Denys Watkins-Pitchford wrote over 60 books and illustrated another 30 or so under the pseudonym of BB. In case you are wondering, he chose the name after a size of lead shot he used as a wildfowler.
Most carp fishers I have met are big, still men, slow of movement and low-voiced... Many have nagging, lean wives, and it is by the calm secluded waters that they have found peace...Denys Watkins-Pitchford (BB)
Visit BB's 1905 birthplace, and you would assume that Denys James Watkins-Pitchford came from a hugely wealthy, aristocratic family (especially with such a name). The 18th century rectory at Lamport, Northamptonshire, where he spent his childhood is a huge building, with nine bedrooms. His father, the Rev’d Walter Maristow Watkins-Pitchford, was just the local vicar. Different times. Not wealthy, it's true, but then the clergy were just only one step down from the gentry. BB recalls his parents had several servants, including three maids. No wonder many of his books seem to have a longing for the past, especially his own autobiography, ‘A Child Alone’.
The young Denys was educated at home because it was felt he was a ‘delicate’ child. Instead, he enjoyed an idyllic childhood, left alone to wander fields, collect birds' eggs and as he grew older, to hunt and fish. Fishing was his great passion. When he caught small perch, he would take them home to eat. BB was just as happy casting a line for tench as trout, and he disliked the attitude of game fishermen who looked down on coarse fishermen.
His love of angling remained all his life. When he grew infirm, friends would take him to a nearby stillwater where he would fly-fish for trout. Even in his 80s, he always replied to the many letters he received. If visitors turned up at his cottage, he would offer them tea and show them round his house and garden. Though his sight was failing, he was still selling his sketches at the local auction house. The auctioneer joked they were often still wet when they arrived!
A shy, modest man, he once said: "I had two gifts: an ability to write, after a fashion, and to paint and draw with a modest degree of skill." BB lovers (and there are many: indeed, there is a flourishing BB Society) would fiercely disagree.
BB's first love was art. He was assistant art master at Rugby School for 17 years, though he was never really cut out for teaching. A gentle soul, he had problems controlling boys who thought art was a ‘cissy’ thing to learn.
His first book, written while a teacher at Rugby, was ‘The Sportsman's Bedside Book’. He disliked his own etchings that appeared in it, and began experimenting with scraperboard illustrations, which enhance so many of his books.
In ‘BB Remembered’, Tom Quinn writes: "It can be fairly said that he created scraperboards as an original medium for book illustrations. He was the first to see its wonderful vivid qualities."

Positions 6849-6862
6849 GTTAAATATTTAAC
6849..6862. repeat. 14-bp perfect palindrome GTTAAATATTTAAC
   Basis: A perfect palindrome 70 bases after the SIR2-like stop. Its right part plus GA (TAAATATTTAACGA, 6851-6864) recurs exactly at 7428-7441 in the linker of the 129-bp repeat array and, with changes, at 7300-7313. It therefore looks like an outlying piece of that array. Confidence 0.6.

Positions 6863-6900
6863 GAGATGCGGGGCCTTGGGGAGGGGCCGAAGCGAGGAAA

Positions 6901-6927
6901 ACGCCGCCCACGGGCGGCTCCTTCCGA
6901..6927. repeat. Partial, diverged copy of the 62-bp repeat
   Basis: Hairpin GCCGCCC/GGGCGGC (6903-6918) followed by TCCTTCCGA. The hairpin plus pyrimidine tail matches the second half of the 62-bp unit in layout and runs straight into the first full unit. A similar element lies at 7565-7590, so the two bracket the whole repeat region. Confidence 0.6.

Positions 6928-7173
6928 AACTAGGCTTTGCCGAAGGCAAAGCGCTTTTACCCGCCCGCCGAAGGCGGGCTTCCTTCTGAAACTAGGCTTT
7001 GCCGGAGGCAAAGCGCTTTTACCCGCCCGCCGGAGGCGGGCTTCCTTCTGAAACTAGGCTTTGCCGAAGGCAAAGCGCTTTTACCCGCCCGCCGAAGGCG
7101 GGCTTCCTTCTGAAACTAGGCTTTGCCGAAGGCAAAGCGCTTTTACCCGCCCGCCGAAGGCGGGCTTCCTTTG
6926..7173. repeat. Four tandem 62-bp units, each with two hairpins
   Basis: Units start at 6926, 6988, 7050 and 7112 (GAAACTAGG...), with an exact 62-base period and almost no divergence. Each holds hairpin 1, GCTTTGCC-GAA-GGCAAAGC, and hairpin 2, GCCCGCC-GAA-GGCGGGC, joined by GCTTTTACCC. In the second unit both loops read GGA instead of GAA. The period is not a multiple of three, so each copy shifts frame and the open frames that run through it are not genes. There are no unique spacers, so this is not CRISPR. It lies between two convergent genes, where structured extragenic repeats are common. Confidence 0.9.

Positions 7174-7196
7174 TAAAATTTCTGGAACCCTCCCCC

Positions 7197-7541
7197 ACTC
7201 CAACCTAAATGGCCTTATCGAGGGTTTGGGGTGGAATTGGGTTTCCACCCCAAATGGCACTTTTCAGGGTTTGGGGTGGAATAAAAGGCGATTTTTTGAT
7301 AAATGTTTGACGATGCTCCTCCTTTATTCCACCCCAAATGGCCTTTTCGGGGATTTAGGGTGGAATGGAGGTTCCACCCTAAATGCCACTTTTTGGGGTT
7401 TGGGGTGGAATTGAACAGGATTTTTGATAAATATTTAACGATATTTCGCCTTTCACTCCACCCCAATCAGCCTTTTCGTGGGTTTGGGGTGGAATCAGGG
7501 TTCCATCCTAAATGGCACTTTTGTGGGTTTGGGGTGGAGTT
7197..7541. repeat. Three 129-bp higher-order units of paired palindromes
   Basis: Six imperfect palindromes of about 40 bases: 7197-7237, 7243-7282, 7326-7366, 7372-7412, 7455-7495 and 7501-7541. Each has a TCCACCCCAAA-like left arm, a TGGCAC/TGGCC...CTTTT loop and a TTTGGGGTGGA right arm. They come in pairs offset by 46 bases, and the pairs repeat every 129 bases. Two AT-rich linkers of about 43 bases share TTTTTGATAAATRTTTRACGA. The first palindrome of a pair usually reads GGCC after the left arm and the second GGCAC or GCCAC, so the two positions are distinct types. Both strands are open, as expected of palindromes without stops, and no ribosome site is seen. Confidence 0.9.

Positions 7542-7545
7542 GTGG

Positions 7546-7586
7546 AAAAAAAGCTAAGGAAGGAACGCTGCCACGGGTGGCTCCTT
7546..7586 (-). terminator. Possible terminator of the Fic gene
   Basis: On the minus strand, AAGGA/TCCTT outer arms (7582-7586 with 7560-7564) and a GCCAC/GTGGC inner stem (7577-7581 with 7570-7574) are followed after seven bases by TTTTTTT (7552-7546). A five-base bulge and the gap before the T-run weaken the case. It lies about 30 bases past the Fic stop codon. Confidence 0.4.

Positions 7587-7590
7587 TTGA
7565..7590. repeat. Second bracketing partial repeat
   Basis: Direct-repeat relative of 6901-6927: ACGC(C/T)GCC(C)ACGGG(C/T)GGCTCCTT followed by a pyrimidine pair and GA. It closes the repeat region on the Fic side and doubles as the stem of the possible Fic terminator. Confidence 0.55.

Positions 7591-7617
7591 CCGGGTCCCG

While at Rugby, he began contributing regularly to ‘Shooting Times’, and sent a couple of books that he had written to publishers. To his delight, they took both.
The success of ‘The Sportsman's Bedside Book’ and ‘Wild Lone’ (1938), made him realise that he could quit teaching and make a career, albeit a precarious one, as an author and illustrator. That was quite a bold decision, with a new wife and later, two children. He wrote: "Freed from the irksome instruction of boys who regarded art with little enthusiasm, I now felt free to do as I pleased. I went fishing for carp and trout in the summer, and shot pigeons in the woods in winter."
However, it wasn't easy. Royalties did not cover his expenses. At one time, he thought of living in a caravan. Fortunately, things picked up in the 1950s as his children's books became more popular. He never became wealthy, though he wrote around 60 books and illustrated 30 more.
BB even had a story published (on fishing, rather than more risqué subjects) in the soft porn magazine ‘Men Only!’ For anglers, though, it is his wonderful fishing books that hold our greatest interest: ‘The Fisherman’s Bedside Book’ (1945), still one of the finest compilations of writing on fishing; ‘Be Quiet and Go a-Angling’ (1949); ‘Confessions of a Carp Fisher’ (1950); and ‘A Carp Water’ (1958).
Carp fascinated him. Not the barrel-shaped, lardy creatures with fins carrying pet names that adorn angling magazines nowadays, but the carp of legend: huge, mysterious, seemingly uncatchable fish, ghosting through lilypads.
Many traditional carp fishers carry ‘Confessions of a Carp Fisher’ (Chris Yates was one) for those long hours when not much is happening, and read passages like: “Most carp fishers I have met are big, still men, slow of movement, soft-footed and low-voiced. Many have nagging, lean wives, and it is by the calm secluded waters that they have found peace and quietness for their troubled lives."
When he wrote this, the carp record stood at 26lb. His books are not about how to catch carp, but the mystery of fishing, which many feel boilies, buzzers and bivvies have stolen from the sport.
Later in life, BB travelled a great deal, and not just in the UK. He also fished on chalkstreams like the Test, Fenland drains, as well as for carp in Devon, Shropshire and even in the famed Redmire Pool.
He was a founder member of the Carp Catchers’ Club, though even in the 1950s, his methods were somewhat behind the times. But he was tolerant of those who legered and used electric bite alarms, and indeed, he was very close friends with Richard Walker. His contribution to literature was recognised in 1990, just before he died, with an MBE in the New Year’s Honours.
Last date edited: 24 March 2020